Are Quest Bars Ketogenic Friendly?

This post is part of a series where I estimate a foods effect on ketosis, give it a keto friendly rating, and determine how it fits into a ketogenic diet. Here I cover a low carb and keto dieter favorite, Quest protein bars.


Chocolate Chip Cookie Dough Quest Protein Bar

Keto Friendly Rating:



  • Taste great
  • Ton of flavors
  • Erythritol as primary sweetener which has a glycemic index of zero
  • No red flag ingredients


  • High protein (~20g per bar)
  • Addictive, easy to overeat
  • I recommend adding half of the fiber to net carbs which adds about 7g
  • Soluble corn fibers exact effect on blood glucose still unknown

My Recommendation


Unfortunately, I’ve decided to cut Quest bars out of my diet and I no longer recommend them for a few reasons. For the amount of carbs and protein they have they’re unsatisfying and seem to have an increasing effect on my hunger and sweet cravings. Also immediately after eating a Quest bar I just want another one and if I have more around it takes a lot of willpower not to. But the biggest reason is that there are much better alternatives for that sweet treat fix.

The first being Chocoperfection, it gets a rare 10/10 ketogenic friendly rating, it’s delicious, and there are great flavors just like Quest bars. The only downsides are that it isn’t cheap (but neither are Quest bars) and if you pig out they’ll make you fart up a storm, both prices I’m usually willing to pay.

The second alternative is fat bombs which are incredibly satisfying but don’t taste as amazing as Chocoperfection or Quest bars.

How Quest Bars Can Fit in a Ketogenic Diet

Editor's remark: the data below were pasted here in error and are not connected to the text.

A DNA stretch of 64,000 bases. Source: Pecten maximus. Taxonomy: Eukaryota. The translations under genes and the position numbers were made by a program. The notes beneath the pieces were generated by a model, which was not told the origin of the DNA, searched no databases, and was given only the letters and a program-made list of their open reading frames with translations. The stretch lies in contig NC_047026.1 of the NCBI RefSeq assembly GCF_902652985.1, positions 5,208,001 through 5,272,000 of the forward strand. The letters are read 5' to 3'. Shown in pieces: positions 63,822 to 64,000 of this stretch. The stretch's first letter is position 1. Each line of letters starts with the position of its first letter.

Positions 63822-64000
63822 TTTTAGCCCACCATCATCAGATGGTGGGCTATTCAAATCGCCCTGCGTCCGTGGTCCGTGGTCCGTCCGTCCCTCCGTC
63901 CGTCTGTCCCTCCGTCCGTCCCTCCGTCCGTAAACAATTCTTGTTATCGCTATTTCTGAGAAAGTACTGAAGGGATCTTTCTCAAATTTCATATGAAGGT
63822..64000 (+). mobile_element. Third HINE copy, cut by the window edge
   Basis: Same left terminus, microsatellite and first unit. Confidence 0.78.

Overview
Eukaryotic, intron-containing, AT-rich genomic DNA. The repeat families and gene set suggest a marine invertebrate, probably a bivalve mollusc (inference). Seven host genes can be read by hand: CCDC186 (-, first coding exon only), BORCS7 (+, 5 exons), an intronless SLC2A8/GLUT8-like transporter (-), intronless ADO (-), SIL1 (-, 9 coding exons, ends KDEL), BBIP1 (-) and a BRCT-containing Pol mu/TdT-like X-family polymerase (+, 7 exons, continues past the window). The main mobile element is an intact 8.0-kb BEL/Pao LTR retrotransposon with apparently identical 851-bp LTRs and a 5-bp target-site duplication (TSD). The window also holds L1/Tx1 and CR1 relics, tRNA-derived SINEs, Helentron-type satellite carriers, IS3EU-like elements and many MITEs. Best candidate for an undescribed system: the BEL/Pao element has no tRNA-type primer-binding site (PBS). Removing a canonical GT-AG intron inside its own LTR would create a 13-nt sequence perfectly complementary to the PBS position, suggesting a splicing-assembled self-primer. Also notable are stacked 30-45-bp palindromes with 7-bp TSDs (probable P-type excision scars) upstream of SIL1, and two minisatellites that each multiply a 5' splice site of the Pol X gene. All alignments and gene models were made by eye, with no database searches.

The ideal time to have a Quest Bar is after a heavy lifting or other muscle glycogen depleting activity as the dessert of your post-workout meal. This way you can have a nice workout reward, and not have to worry about the extra net carbs and protein lowering your ketosis because your glycogen deficit should soak up some of your blood glucose.[1]Eating Academy: Ketones and Carbohydrates: Can they co-exist? – Peter Attia, M.D.

A few things to keep in mind are that 20g of protein is nothing to sneeze at, and remember on a low carb diet too much protein can lower and even prevent ketosis by gluconeogenesis,[2]Gluconeogenesis – Wikipedia so you’ll want to adjust your protein intake for the day accordingly. Also to be on the safe side I recommend sticking to the 4g net carb flavors and count half the fiber as net carbs bringing the 4g net carb bars up to 11g net carbs.

Bonus: My Keto Quest Bar Experiment

Since I do my most important work in the morning, and I don’t start eating for the day until after working, my main metric for deciding if a food has a place in my diet is the effect it has on my level of ketosis the next morning.

To find out more about how Quest Bars affect me the day after, I set up a 24 hour experiment in which I tested my blood, breath, and urine ketone levels at 11am while fasted, ingested no calories other than three quest protein bars for the entire day, fasted the next morning and tested my ketone levels again at 11am. The results were that my blood ketones went from 1.6 mmol/L the first day to 1.9 mmol/L the following day.

For more details on the experiment check out the post here.

If you’d like to support me on my keto quest at no extra cost to you please feel free to order any of the products linked on this page or check out the Keto Shop for expertly curated and guaranteed ketogenic friendly products!

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Notes and References   [ + ]

1. Eating Academy: Ketones and Carbohydrates: Can they co-exist? – Peter Attia, M.D.
2. Gluconeogenesis – Wikipedia